Little Five Point’s Star Bar, at 437 Moreland Ave. NE., first opened in 1991 as a hotspot for karaoke, music, and comedy shows, and when it reopens under new ownership after going dark briefly at the top of the year, regulars can delightfully expect more of the same.
A new ownership team, which is comprised of several hospitality industry vets, signed a lease in January, after being in talks about a take-over for roughly nine months, Luke Lewis, one of the incoming co-owners, told What Now Atlanta Monday.
The bar shuttered abruptly on Dec. 31, 2019, shortly after the previous operator, Kahle Davis, aired out his discontents with the landowner in a now-removed post on the bar’s Facebook page.
“It was our favorite bar in Atlanta and we didn’t want to see it close so we stepped up to make sure it had a new life,” Lewis said.
“We removed about 40 yards of accumulated trash, debris, and junk that had just been kept in the bar for way too long, from broken furniture to things that just shouldn’t be housed in a bar or business for that matter.”
Requisite of that rebirth was a deep clean and scrub down of nearly three decades worth of divey dirt and grime.
“We’ve made repairs, fixed some holes in the walls, gave it a fresh coat and mopped, cleaned out all the vents from all the years of smoking, things were very dirty. When we do have the opportunity to reopen it will be a non-smoking establishment, but we do have a very large smoking patio behind the Little Vinyl Lounge.”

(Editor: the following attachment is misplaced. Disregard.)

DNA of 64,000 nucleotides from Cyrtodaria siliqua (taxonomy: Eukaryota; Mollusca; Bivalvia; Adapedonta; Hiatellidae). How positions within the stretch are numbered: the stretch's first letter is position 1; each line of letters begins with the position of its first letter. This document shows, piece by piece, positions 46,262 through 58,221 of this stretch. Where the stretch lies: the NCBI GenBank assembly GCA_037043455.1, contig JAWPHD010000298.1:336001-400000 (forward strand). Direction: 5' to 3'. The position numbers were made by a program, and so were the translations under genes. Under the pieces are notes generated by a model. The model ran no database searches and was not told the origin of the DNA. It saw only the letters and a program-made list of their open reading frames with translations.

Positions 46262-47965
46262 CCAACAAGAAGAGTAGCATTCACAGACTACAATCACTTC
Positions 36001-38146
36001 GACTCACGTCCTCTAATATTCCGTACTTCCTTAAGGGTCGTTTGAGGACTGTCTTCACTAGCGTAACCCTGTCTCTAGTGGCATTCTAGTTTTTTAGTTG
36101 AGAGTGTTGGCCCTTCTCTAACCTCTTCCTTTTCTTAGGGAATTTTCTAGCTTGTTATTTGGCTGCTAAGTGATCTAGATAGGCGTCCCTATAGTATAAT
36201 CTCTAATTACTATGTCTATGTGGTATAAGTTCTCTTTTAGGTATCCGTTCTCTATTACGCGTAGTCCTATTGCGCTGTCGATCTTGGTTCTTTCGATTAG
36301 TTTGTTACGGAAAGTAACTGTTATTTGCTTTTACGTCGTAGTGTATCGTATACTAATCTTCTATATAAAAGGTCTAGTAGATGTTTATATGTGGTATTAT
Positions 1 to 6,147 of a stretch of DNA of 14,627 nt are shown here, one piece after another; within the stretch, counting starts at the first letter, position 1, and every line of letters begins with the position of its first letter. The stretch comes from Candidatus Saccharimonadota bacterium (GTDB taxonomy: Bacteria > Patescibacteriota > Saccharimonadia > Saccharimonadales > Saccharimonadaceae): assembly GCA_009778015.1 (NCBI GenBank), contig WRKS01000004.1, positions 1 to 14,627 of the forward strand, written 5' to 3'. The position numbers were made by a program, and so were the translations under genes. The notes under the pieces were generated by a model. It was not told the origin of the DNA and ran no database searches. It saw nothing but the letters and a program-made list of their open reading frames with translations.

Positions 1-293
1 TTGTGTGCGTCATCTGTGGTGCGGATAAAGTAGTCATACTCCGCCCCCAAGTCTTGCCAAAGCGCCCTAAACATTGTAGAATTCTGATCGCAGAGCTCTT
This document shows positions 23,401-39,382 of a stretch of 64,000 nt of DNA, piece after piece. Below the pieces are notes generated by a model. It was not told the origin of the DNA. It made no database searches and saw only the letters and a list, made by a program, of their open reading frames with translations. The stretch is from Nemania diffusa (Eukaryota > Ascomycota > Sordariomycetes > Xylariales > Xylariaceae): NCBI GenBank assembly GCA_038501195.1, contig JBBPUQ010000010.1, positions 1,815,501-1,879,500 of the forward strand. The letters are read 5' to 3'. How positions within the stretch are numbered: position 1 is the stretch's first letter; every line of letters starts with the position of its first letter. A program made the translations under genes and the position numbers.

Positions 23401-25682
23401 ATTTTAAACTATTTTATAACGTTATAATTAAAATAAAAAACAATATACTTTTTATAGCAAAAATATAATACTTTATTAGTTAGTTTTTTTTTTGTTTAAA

The impending re-opening, penciled in for some time in the next couple of weeks, could be thwarted by the COVID-19 pandemic which is causing Atlanta’s food and drink establishments to recalibrate projections with the mandates of the government and public health entities.
“We are obviously monitoring the COVID-19 virus situation,” Lewis said.
“We are following the City’s recommendations, the CDC and federal government as to what we need to do, whether or not we should be open for business any of that. We’re still waiting on a few last-minute pieces of paperwork to come through from the City and state in order to open as well, so we’re just trying to get all those ducks in a row.”
According to Lewis, the new ownership team does not want to change what has made the Star Bar great for the last 28 years.
“We loved the variety and the fact that everyone felt welcome there. We want to keep that same vibe moving forward, and, if possible, be more inclusive moving forward, although we are ridiculously inclusive as it is. What made the Star Bar so great is that you could see a country show on one night, you could go to a hip hop dance party on another night, and a punk rock show the night after that. Where else in the city can you get that? So, we want to carry on those traditions, and add some new ones.”